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Missouri legislators trade taxes for tuition

Thursday, April 15, 2010 | 5:18 p.m. CDT

JEFFERSON CITY — Managed-care health insurers could face a tax increase as part of a plan to preserve an agreement that freezes tuition at public colleges and universities.

The tax plan could net about $20 million for the state, which legislators used as a justification this week for lessening a proposed funding cut to higher education institutions.

An agreement between Gov. Jay Nixon and colleges and universities would keep tuition flat for the 2010-11 academic year in exchange for not cutting the schools' budgets by more than $50 million. A Senate panel had proposed to make a nearly $65 million cut, which would have invalidated the tuition-freeze deal.

But the full Senate reduced that cut to $50 million Wednesday, assuming the additional revenue from the proposed health insurer tax would more than cover the difference.

Nixon's budget director, Linda Luebbering, said Thursday that the plan is endorsed by the governor and would require six Medicaid-managed care companies to start paying an existing state tax on premiums from which they are currently exempt. The companies could then add the tax into the expenses for which they get Medicaid reimbursements from the state and federal government. That would draw more federal Medicaid funds into Missouri.

Most Missouri insurance companies currently pay a 2 percent tax on their premium sales instead of income taxes. In 2008, those taxes generated about $230 million in general state revenues, according to the Department of Insurance, Financial Institutions and Professional Registration.

"It is a tax increase," said Luebbering, who said insurers were fine with the plan. She said California has a similar tax and that Pennsylvania had looked at the idea.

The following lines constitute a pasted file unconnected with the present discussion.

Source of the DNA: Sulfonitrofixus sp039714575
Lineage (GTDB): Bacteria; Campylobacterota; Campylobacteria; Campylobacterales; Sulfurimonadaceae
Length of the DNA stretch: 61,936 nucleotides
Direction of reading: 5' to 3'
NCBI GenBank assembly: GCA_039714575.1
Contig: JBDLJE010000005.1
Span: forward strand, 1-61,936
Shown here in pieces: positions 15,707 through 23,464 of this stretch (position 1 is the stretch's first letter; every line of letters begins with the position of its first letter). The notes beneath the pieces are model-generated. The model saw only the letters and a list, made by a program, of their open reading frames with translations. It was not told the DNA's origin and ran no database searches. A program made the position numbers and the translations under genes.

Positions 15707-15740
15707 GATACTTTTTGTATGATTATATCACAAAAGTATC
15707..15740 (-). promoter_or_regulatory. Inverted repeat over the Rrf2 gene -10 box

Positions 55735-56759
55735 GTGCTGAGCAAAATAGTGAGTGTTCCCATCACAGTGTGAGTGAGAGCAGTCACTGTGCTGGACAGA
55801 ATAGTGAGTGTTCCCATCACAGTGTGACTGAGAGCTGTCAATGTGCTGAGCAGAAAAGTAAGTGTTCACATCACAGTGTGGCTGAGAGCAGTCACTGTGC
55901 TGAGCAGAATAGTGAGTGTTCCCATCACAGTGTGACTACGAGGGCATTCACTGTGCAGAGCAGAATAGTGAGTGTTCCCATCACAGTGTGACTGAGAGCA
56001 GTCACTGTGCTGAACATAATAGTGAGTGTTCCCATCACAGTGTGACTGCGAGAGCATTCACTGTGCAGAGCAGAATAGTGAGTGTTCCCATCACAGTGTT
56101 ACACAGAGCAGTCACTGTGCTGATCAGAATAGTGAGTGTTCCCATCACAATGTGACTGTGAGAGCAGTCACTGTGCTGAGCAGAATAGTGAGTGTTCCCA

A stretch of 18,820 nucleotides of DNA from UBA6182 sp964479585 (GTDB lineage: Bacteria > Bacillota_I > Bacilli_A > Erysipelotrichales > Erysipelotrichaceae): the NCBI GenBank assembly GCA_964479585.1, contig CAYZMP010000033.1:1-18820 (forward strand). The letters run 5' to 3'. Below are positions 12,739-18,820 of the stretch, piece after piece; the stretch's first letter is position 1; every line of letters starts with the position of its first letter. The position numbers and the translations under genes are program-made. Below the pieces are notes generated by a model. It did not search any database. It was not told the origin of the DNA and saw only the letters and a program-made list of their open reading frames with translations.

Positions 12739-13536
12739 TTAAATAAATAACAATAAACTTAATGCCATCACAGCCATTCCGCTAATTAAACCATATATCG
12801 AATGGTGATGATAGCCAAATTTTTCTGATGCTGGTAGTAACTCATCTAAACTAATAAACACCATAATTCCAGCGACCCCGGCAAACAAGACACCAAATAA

But the Missouri Insurance Coalition said it still was trying to understand Thursday what the Legislature was seeking to do.

"We weren't consulted," said Brent Butler, government affairs director for the Missouri Insurance Coalition.

Senate Appropriations Committee Chairman Rob Mayer, R-Dexter, urged senators on Wednesday to reverse the $14.8 million in additional higher education cuts made by his committee. Mayer, R-Dexter, said the money to restore that would come through Nixon's tax plan.

But some lawmakers said Thursday they do not like that idea. Republican lawmakers who control the House and Senate have regularly spurned tax increases, and Nixon, a Democrat, has also said he does not want to increase taxes.

Sen. Brad Lager said he and other lawmakers who have disagreed with tax increases likely would oppose the separate legislation needed to implement the new tax for health insurance providers.

"It's a tax increase on insurance companies," said Lager, R-Savannah. "If they pay more tomorrow than they pay today, it's a tax increase."

The $50 million cut to colleges and universities — and thus the tuition freeze, too — is essentially locked into next year's budget, because it is contained in both the House and Senate versions.

But the legislation authorizing the tax plan has not yet passed either chamber. If it fails to pass, lawmakers might have to make cuts elsewhere in the budget to afford the higher education funding plan, or they could tap into federal stimulus money that Nixon had proposed to save for use in the 2012 budget.

State revenues are down more than 13 percent this year, and the state's economic forecasters do not expect next year will be much better. The governor proposed a $23.86 billion operating budget in January but later said that needed to be trimmed by about $500 million.


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